Factories of death

Published November 6, 2015
How many other industrial accidents will we experience before we realise the gravity of the issue.—AFP/File
How many other industrial accidents will we experience before we realise the gravity of the issue.—AFP/File

The collapse of a factory in Lahore’s Sunder Industrial Estate, which buried at least 21 workers and wounded many others, has revealed an important reality about the dilapidated state of Pakistan’s manufacturing economy.

While the search for survivors continues at the site of the tragedy, the equally grim search for answers will be a lot less focused. It is horrifying that the factory, which produced polythene bags, employed a workforce consisting largely of children, some as young as seven.

Also read: At least 25 dead as rescuers scrabble through Lahore factory rubble

Equally appalling is the ease with which factory owners can build structures that are dangerous structurally or vulnerable to fires, or which are characterised by lax safety standards that can cause boilers to explode.

In only four years, Lahore has seen all three: workers dying due to smoke inhalation during a factory fire because there was only one exit, and that was through the generator room where the fire began; a boiler exploding in a factory built illegally in a residential area; and now structural failure that caused the building to collapse and bury the young ones toiling within.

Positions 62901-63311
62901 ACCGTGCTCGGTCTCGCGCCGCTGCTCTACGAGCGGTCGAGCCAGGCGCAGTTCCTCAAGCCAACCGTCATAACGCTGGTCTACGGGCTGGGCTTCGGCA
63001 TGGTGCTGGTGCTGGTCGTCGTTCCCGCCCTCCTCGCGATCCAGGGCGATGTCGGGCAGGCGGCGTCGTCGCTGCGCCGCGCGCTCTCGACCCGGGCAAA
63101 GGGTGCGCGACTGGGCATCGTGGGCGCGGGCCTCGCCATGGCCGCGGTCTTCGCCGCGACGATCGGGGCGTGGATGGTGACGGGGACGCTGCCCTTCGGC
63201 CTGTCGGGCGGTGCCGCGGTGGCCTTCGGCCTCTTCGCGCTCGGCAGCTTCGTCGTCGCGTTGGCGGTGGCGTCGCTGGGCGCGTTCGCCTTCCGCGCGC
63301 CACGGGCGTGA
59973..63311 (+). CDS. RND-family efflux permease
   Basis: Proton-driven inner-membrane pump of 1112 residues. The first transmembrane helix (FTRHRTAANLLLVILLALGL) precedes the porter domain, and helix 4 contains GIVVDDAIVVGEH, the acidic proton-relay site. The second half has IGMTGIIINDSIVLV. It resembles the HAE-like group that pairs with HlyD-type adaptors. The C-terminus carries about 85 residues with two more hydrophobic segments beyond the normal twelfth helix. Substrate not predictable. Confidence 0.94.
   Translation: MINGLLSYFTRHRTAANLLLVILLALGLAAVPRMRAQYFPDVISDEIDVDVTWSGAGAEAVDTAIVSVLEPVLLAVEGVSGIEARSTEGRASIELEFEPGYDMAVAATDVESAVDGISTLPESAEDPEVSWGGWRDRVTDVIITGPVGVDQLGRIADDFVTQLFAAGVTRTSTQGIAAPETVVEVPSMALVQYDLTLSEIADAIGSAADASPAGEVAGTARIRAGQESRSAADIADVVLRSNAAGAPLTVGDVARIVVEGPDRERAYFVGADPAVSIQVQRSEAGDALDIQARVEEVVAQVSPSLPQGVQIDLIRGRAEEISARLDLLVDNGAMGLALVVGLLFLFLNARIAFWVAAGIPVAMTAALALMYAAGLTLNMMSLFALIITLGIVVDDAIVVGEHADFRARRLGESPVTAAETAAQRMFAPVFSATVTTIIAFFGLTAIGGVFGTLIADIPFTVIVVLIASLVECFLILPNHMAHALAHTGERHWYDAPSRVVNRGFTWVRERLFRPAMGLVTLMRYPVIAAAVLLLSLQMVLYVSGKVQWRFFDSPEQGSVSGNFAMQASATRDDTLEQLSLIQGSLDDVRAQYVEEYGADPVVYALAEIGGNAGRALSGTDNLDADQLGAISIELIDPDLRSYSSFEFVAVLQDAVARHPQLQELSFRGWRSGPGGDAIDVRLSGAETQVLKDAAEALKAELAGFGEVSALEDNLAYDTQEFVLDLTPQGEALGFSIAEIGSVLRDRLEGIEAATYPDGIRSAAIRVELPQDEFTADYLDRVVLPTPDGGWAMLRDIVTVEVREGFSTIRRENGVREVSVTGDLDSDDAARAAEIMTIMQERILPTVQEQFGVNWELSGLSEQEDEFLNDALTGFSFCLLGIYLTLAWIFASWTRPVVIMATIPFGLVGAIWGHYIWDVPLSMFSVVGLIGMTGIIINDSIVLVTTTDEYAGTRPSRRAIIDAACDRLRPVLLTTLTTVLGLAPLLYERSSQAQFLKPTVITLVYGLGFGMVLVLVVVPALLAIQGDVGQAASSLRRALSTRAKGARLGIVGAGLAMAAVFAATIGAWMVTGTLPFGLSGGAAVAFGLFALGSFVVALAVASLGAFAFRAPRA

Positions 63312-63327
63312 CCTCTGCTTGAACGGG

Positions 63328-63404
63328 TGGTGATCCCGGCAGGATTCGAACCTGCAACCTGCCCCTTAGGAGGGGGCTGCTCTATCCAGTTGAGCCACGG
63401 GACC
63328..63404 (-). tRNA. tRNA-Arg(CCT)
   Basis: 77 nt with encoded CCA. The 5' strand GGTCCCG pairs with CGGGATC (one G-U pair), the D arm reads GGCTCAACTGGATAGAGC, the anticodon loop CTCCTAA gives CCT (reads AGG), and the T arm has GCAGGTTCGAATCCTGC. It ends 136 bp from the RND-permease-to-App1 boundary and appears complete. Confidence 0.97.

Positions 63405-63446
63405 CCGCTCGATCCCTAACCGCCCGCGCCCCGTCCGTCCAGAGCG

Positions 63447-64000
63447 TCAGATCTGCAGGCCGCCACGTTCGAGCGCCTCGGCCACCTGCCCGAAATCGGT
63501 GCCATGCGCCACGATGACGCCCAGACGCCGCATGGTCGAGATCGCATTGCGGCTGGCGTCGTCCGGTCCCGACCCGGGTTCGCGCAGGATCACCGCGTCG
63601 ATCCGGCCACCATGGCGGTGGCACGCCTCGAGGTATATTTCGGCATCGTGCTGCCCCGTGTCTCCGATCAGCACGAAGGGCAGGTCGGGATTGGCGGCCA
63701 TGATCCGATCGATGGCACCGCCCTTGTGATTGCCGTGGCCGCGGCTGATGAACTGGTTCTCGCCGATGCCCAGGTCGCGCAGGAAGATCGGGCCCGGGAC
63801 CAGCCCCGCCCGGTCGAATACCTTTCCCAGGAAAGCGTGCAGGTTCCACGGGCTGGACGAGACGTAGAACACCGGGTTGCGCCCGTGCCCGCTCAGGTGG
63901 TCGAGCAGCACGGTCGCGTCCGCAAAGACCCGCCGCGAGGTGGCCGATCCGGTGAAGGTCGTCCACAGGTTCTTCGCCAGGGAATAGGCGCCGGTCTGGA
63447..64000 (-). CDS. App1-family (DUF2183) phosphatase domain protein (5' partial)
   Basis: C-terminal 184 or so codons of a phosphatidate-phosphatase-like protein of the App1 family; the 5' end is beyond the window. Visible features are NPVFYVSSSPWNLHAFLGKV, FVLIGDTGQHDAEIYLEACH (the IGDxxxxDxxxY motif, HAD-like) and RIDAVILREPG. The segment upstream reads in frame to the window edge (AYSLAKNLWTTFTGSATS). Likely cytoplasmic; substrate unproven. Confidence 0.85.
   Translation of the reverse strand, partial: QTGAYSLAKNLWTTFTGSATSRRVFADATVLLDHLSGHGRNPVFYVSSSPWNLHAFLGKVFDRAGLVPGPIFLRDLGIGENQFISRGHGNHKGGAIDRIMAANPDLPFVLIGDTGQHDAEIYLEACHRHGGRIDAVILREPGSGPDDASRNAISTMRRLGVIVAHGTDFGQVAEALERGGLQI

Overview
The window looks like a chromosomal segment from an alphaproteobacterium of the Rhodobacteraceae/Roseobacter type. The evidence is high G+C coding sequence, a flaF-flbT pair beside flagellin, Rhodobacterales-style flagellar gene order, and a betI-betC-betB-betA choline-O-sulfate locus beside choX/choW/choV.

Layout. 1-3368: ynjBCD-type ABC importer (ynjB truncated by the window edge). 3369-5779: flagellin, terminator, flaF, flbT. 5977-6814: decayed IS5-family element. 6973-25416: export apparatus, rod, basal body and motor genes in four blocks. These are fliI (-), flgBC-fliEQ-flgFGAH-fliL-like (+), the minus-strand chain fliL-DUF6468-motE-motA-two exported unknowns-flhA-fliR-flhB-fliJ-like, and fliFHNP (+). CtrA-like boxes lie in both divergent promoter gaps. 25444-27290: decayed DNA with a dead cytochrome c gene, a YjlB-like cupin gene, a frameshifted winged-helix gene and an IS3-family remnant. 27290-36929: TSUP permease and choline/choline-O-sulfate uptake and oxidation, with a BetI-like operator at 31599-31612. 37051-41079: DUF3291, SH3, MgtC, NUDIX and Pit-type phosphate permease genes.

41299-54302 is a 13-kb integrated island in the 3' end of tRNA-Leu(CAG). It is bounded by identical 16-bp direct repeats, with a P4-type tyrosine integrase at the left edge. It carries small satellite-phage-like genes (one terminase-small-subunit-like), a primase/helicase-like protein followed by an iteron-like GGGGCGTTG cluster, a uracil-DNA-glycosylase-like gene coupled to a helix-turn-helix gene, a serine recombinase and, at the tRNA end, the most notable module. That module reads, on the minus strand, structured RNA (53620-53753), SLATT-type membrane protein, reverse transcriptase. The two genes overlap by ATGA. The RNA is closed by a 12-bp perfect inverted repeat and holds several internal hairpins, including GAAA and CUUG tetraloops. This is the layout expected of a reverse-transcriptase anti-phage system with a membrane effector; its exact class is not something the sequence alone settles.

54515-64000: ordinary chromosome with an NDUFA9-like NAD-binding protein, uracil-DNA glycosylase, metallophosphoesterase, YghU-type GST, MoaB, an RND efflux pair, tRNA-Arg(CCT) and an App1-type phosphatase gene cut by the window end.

The more horrifying story yet is the even larger numbers of workers who continue toiling away in the thousands of factories across Pakistan under conditions that are dangerous and a threat to life and limb.

The principal fault clearly lies with the owners of these establishments, who build their premises without any regard for worker safety. But the blame must also be shared by government authorities who either give permits to such structures, or turn a blind eye to them.

The management of the industrial estates must also be held accountable, since they are in a position to ensure that safety standards are being implemented, and to either demand enforcement from errant owners or report them to government authorities.

All three segments failed in their duties, with the result that rescue teams are digging out our children from the rubble of a monstrous hulk. The tragedy is beyond words.

Pakistan’s manufacturing sector has been subjected to some enormous strains over the years, pushing much of it into the informal sector.

Over there, things are even worse, and industrial accidents and hazardous working conditions are the norm. Ultimately, this unchecked growth in informal manufacturing has created perverse incentives to compromise even further on worker safety.

Those in the formal sector find they become uncompetitive against their rivals in the informal space if they follow the letter of the law. Those in the informal space operate with impunity, setting up perilous manufacturing processes in residential areas, exposing their neighbours to dangers they may not even be aware of.

How many other industrial accidents will we experience before we realise that this laissez-faire approach towards manufacturing means we are signing the death warrant of our environment, our residential areas, and in the latest example, our children as well?

Published in Dawn, November 6th, 2015

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